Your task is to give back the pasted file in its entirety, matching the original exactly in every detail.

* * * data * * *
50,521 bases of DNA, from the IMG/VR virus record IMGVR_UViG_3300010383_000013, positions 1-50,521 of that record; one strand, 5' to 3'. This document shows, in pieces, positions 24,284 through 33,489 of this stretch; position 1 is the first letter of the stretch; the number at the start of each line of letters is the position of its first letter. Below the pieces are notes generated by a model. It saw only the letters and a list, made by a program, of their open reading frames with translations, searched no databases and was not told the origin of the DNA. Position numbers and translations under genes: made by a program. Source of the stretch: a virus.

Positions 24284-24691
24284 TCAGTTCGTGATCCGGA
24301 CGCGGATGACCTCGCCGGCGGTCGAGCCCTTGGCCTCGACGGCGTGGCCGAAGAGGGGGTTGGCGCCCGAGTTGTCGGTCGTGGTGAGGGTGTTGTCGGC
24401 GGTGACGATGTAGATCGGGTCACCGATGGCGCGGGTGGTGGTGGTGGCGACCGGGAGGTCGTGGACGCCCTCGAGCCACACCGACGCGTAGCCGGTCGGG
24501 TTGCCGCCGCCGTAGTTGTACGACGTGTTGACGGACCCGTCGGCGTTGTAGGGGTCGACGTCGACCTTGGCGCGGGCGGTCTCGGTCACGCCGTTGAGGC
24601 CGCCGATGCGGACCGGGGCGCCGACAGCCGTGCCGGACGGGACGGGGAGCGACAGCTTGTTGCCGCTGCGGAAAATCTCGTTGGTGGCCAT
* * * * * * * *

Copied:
50,521 bases of DNA, from the IMG/VR virus record IMGVR_UViG_3300010383_000013, positions 1-50,521 of that record; one strand, 5' to 3'. This document shows, in pieces, positions 24,284 through 33,489 of this stretch; position 1 is the first letter of the stretch; the number at the start of each line of letters is the position of its first letter. Below the pieces are notes generated by a model. It saw only the letters and a list, made by a program, of their open reading frames with translations, searched no databases and was not told the origin of the DNA. Position numbers and translations under genes: made by a program. Source of the stretch: a virus.

Positions 24284-24691
24284 TCAGTTCGTGATCCGGA
24301 CGCGGATGACCTCGCCGGCGGTCGAGCCCTTGGCCTCGACGGCGTGGCCGAAGAGGGGGTTGGCGCCCGAGTTGTCGGTCGTGGTGAGGGTGTTGTCGGC
24401 GGTGACGATGTAGATCGGGTCACCGATGGCGCGGGTGGTGGTGGTGGCGACCGGGAGGTCGTGGACGCCCTCGAGCCACACCGACGCGTAGCCGGTCGGG
24501 TTGCCGCCGCCGTAGTTGTACGACGTGTTGACGGACCCGTCGGCGTTGTAGGGGTCGACGTCGACCTTGGCGCGGGCGGTCTCGGTCACGCCGTTGAGGC
24601 CGCCGATGCGGACCGGGGCGCCGACAGCCGTGCCGGACGGGACGGGGAGCGACAGCTTGTTGCCGCTGCGGAAAATCTCGTTGGTGGCCAT